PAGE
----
There’s been a flurry of headlines today announcing that FTSE 100 companies have reached a "major milestone" in increasing the number of women in their boardrooms. But which of the numbers above do you think represents the number of FTSE 100 executive directors with an MBA and which belongs to the number of women?
A report led by Lord Davies has shown that women now make up 25% of board members – meeting a target set by Davies in 2011. Although these figures seem positive and show we’re heading in the right direction, Freshminds’ recent research has shown that when you focus specifically on the number of women executive directors there’s still a long way to go.
Over the summer we carried out extensive research which showed that there are 10% more FTSE 100 executive directors that have an MBA than there are women in the same position. In fact, out of the FTSE 100’s 450 executive directors, 34 are women, compared to the 79 who have an MBA. When you consider the UK’s population of MBA holders vs the number of women this number is disheartening to say the least.
The important word that’s prominent in our research but lacking in Davies’ report is ‘Executive’, meaning people that are actually involved in the day-to- day decision making process of a company. Although new voluntary targets have been set by Davies, with the aim that a third of seats in our biggest companies’ boardrooms should be held by women by 2020, targets haven’t been set for the number of women in executive director positions. As our research shows, these low numbers need to be addressed and there is a definite need to increase the number of women at executive level. This means that the pipeline of future executive directors and board members needs to be addressed and companies need to make sure talented women are being trained for, and promoted to, top jobs.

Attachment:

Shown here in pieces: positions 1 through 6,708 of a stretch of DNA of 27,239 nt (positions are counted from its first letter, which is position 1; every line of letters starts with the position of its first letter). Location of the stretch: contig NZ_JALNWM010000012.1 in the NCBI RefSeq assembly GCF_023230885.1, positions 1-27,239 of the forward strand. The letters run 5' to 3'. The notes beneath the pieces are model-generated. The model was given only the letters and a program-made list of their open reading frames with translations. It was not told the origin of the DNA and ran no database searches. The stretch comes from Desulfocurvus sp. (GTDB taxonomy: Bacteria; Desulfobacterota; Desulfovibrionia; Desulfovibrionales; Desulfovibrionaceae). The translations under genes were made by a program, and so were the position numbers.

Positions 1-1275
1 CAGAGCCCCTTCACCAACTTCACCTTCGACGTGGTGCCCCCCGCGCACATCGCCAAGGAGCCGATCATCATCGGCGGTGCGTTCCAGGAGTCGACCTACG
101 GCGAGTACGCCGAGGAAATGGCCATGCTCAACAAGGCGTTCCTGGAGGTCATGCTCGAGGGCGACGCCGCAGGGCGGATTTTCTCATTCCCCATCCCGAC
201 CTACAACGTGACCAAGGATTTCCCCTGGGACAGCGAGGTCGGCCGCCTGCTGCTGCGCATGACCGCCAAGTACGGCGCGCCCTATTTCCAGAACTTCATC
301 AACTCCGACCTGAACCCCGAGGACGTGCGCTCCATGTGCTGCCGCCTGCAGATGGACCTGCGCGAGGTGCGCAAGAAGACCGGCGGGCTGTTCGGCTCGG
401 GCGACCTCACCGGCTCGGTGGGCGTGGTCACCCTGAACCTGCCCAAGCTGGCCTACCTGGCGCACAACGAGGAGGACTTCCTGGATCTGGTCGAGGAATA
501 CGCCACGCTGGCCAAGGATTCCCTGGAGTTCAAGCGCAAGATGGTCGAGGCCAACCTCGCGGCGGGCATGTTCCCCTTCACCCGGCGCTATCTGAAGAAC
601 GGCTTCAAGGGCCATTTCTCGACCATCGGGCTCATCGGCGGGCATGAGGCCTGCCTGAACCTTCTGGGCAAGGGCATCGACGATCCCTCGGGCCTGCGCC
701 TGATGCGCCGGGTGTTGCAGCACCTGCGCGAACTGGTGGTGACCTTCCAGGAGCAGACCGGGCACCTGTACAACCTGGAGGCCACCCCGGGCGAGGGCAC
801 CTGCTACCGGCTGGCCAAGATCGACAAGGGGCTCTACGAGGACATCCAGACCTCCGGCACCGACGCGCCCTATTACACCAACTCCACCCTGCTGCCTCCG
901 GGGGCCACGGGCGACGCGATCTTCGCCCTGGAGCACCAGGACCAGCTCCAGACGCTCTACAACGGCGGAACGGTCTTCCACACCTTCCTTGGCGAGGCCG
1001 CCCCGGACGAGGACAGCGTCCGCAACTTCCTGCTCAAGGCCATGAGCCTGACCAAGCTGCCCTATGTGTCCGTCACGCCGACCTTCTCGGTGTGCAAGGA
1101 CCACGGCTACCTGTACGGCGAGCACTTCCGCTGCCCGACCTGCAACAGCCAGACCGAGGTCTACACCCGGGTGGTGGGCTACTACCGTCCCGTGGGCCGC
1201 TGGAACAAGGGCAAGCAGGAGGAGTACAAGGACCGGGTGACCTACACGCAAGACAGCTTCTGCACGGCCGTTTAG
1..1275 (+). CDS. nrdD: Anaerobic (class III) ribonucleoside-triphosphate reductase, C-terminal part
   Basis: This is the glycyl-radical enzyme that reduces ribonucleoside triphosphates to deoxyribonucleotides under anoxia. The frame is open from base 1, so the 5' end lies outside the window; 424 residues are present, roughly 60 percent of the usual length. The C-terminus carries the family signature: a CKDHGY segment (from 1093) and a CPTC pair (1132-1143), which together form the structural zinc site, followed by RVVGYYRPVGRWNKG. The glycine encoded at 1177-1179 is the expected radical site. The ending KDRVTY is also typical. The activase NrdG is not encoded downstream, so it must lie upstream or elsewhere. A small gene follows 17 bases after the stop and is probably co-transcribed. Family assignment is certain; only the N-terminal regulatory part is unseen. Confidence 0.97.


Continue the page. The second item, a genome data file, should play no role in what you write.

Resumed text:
To record these results we examined the career history of CEOs and executive directors of the FTSE 100, excluding 3 investment trusts that were removed from the study. This left 108 CEOS (companies such as WPP and Vodafone had multiple CEOs) and 450 executive directors.
Freshminds’ research also looked into the career backgrounds of FTSE 100 CEOs which found that you’re most likely to become a FTSE 100 CEO if you work your way up the management ladder of a company.
You can read our full discussion here.
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